Apples Portables on the Move

Now that the first significant revision to Apple's Unix-based OS has reached end users, the company is apparently ready to spruce up its hardware - and specifically its sleek consumer and professional portable lines.

Mobile Mac fans, rejoice: New Books are on the way.

Its brief flirtation with cloning notwithstanding, Apple Computer has always been under unique pressure compared with its counterparts on the Windows side of the fence.

As the sole promulgator of Mac hardware and software, the company has shouldered the burden of keeping both sides of the equation springtime-fresh no matter the season. Since Julys Macworld Expo in New York, Apple has been focusing its marketing might on the operating system (OS) front.

Even before the events of Sept. 11 compelled the company to pull the plug on Apple Expo in Paris, CEO Steve Jobs had warned Mac enthusiasts not to expect new hardware at the show. Indeed, Apples remaining September showcase - at Seybold Seminars in San Francisco - was aimed at pushing Mac OS X as a serious tool for publishing professionals.

Now that the first significant revision to Apples Unix-based OS has reached end users, the company is apparently ready to spruce up its hardware - and specifically its sleek consumer and professional portable lines.

While the Power Mac G4 and iMac desktops received greater and lesser tweaks, respectively, at the New York expo, neither the Titanium PowerBook G4 nor the minimalist iBook Mach 2 has gotten a refresh since their splashy introductions early this year. And considering that the neomodernist portables have provided Apple a significant sales lift in a truly woeful year for the PC market, its high time Apple fed these golden geese.

The Mac rumor mill is churning steadily on details of the alleged new models, which retail sources indicate Apple plans to unveil within the next week.

The most complete description to date appeared on MacNN ( The site said that Apple will introduce two new professional PowerBooks and three iBooks on Oct. 16. The former will pack a choice of 667-megahertz and 550-MHz PowerPC G4 chips, a choice of 20-gigabyte or 30-GB hard drives, a Radeon Mobility graphics chip, Gigabit Ethernet and a bundled AirPort card. According to MacNN, the buffed-up iBooks pack up to a 600-MHz PowerPC G3 chip; larger hard drives, up to 20 GB; and more memory, up to 128 megabytes.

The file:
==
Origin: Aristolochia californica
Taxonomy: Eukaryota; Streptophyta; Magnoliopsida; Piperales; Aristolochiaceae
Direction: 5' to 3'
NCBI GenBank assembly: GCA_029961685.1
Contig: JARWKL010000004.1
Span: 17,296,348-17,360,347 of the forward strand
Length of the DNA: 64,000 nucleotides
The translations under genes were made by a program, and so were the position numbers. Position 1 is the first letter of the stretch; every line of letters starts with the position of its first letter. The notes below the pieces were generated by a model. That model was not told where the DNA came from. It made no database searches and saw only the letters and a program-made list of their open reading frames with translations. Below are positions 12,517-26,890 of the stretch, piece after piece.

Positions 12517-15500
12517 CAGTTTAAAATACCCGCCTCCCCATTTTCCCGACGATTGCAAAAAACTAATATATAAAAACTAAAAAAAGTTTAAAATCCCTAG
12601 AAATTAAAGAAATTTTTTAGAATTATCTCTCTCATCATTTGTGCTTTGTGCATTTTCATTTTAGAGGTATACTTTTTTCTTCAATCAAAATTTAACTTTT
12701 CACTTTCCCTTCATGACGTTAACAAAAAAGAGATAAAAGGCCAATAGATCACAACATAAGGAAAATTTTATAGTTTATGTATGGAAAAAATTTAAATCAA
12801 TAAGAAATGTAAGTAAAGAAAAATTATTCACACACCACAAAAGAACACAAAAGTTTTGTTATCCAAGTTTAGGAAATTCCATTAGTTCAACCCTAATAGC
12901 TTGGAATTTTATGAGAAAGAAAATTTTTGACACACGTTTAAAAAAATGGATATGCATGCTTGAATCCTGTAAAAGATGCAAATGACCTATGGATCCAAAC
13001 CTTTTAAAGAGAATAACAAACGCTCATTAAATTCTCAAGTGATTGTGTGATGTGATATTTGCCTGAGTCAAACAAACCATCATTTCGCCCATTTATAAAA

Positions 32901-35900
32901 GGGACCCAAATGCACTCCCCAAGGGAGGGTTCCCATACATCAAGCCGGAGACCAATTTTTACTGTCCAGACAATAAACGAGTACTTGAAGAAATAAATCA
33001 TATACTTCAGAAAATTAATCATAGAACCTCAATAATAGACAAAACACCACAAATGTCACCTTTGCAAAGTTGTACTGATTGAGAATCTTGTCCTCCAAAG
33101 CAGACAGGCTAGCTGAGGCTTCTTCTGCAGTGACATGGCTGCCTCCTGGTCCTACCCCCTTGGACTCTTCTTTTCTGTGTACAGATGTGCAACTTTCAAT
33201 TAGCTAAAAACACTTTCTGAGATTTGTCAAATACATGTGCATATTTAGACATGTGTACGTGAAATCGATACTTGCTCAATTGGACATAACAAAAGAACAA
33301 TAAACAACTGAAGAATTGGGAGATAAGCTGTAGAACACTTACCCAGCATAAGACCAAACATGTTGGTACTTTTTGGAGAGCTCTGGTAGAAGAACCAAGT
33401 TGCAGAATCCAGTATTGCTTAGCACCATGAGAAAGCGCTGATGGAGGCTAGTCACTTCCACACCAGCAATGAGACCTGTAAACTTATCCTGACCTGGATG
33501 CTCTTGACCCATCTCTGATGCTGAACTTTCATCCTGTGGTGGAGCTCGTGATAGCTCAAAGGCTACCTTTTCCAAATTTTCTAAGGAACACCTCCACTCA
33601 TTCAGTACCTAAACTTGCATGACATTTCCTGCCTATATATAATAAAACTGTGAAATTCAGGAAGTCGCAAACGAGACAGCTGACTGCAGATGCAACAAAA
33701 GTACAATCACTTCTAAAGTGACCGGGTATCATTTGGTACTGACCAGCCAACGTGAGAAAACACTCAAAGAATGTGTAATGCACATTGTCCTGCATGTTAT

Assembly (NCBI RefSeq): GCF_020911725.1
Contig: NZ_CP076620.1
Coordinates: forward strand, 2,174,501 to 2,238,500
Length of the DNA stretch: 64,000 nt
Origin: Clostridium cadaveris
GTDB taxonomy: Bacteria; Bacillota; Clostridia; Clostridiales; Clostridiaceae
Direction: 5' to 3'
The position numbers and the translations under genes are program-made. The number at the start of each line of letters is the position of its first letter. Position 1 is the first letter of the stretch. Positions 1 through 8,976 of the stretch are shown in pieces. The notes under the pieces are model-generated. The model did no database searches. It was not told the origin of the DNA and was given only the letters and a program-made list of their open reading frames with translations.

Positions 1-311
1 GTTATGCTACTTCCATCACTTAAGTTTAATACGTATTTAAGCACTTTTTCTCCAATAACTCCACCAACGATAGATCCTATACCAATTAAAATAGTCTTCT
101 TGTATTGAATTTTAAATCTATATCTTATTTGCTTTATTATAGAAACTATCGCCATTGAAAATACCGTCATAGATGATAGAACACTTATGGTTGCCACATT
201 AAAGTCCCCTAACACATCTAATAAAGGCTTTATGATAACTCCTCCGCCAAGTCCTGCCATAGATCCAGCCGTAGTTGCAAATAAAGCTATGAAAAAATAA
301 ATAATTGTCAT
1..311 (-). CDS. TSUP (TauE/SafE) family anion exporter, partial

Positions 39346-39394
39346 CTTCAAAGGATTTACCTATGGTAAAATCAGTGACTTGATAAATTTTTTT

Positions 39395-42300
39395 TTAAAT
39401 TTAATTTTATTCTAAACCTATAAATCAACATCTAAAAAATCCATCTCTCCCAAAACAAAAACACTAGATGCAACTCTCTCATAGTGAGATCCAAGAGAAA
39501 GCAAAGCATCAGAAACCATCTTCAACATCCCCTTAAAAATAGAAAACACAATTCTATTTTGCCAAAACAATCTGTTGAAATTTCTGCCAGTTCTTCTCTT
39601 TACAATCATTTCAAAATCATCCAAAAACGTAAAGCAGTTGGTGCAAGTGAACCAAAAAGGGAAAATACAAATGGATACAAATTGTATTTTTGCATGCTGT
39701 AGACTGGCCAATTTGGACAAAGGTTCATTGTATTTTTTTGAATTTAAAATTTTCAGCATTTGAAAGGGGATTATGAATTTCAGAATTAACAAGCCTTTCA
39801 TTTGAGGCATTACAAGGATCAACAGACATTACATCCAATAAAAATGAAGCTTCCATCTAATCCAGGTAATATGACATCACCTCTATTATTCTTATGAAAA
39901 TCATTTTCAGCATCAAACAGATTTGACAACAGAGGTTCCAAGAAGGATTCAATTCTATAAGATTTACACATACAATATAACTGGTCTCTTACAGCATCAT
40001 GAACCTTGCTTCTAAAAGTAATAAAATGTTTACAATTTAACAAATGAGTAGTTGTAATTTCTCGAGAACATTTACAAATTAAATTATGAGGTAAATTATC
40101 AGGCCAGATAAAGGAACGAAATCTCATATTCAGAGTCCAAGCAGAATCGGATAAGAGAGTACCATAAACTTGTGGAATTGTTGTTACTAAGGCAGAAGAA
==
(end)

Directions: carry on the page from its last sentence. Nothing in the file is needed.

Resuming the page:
If this is indeed the length and breadth of Apples enhancements, the new portables will hardly set users laps on fire - a good thing, considering that flaming portables have historically represented painful marketing debacles for Apple, as well as Dell Computer and other PC makers. Nevertheless, they should provide a welcome shot in the arm to a side of the business that has grown increasingly important to Apple in 2001.

And whats the logic behind a mid-October ship date? After all, the school year-buying season is long over, and holiday shopping has barely begun.

I asked one of my retail buddies for his insights into Apples thinking. His response: "Well, there are no hard, fast rules on when is a good time to release new product. When its done usually works best. The only thing Apple wants to avoid is during the actual holiday buying time. In reality, that doesnt hit until December sometime. So refreshing older product now makes sense.

"Apple isnt known for hitting ship dates, and announcing soon most likely means shipping early November - plenty of time for the holiday rush," my friend said. "If you think about it, releasing new products in mid-January [at Januarys Macworld Expo in San Francisco] makes no sense when plotted against buying cycles. They only do that for media exposure. Apple has stated that they are trying to move away from all event product announcements.

"All that said, we in retail are hoping for a PowerBook rev. Sales have slowed down, and in-the-know customers are holding off purchasing until after the next announcement.

"If they dont announce soon, their highly profitable portable sales will tank. And nobody wants that," he said.

Mac veteran Matthew Rothenberg is best practices editor of Ziff Davis Medias forthcoming Baseline magazine.